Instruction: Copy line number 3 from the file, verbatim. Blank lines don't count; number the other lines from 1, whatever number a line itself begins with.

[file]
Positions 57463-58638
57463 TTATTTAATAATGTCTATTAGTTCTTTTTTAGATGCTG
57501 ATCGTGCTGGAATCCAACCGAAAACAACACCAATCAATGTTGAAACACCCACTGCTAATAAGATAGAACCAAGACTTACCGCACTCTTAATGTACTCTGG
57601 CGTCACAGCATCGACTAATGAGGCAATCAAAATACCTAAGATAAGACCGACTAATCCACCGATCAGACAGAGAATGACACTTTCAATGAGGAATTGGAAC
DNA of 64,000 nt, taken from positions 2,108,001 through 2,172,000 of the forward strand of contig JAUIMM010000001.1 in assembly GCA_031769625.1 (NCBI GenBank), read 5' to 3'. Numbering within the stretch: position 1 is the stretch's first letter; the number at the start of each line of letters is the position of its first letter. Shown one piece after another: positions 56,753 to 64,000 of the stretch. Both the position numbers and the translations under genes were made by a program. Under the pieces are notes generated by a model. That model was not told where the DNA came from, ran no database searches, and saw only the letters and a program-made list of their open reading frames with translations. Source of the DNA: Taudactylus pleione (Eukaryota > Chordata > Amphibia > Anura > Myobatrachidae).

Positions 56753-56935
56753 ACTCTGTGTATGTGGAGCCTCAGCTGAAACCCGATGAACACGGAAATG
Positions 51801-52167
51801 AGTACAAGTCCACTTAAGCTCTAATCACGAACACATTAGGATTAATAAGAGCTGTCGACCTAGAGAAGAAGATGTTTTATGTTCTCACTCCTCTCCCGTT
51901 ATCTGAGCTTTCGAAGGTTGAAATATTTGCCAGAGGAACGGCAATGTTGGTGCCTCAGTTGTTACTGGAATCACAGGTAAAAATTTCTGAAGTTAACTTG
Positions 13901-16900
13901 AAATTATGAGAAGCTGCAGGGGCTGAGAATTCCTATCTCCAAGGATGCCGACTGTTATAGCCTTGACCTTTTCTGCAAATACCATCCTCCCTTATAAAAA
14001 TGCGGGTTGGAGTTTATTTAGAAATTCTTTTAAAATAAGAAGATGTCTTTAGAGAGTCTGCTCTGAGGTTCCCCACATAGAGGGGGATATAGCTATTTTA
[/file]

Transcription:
57501 ATCGTGCTGGAATCCAACCGAAAACAACACCAATCAATGTTGAAACACCCACTGCTAATAAGATAGAACCAAGACTTACCGCACTCTTAATGTACTCTGG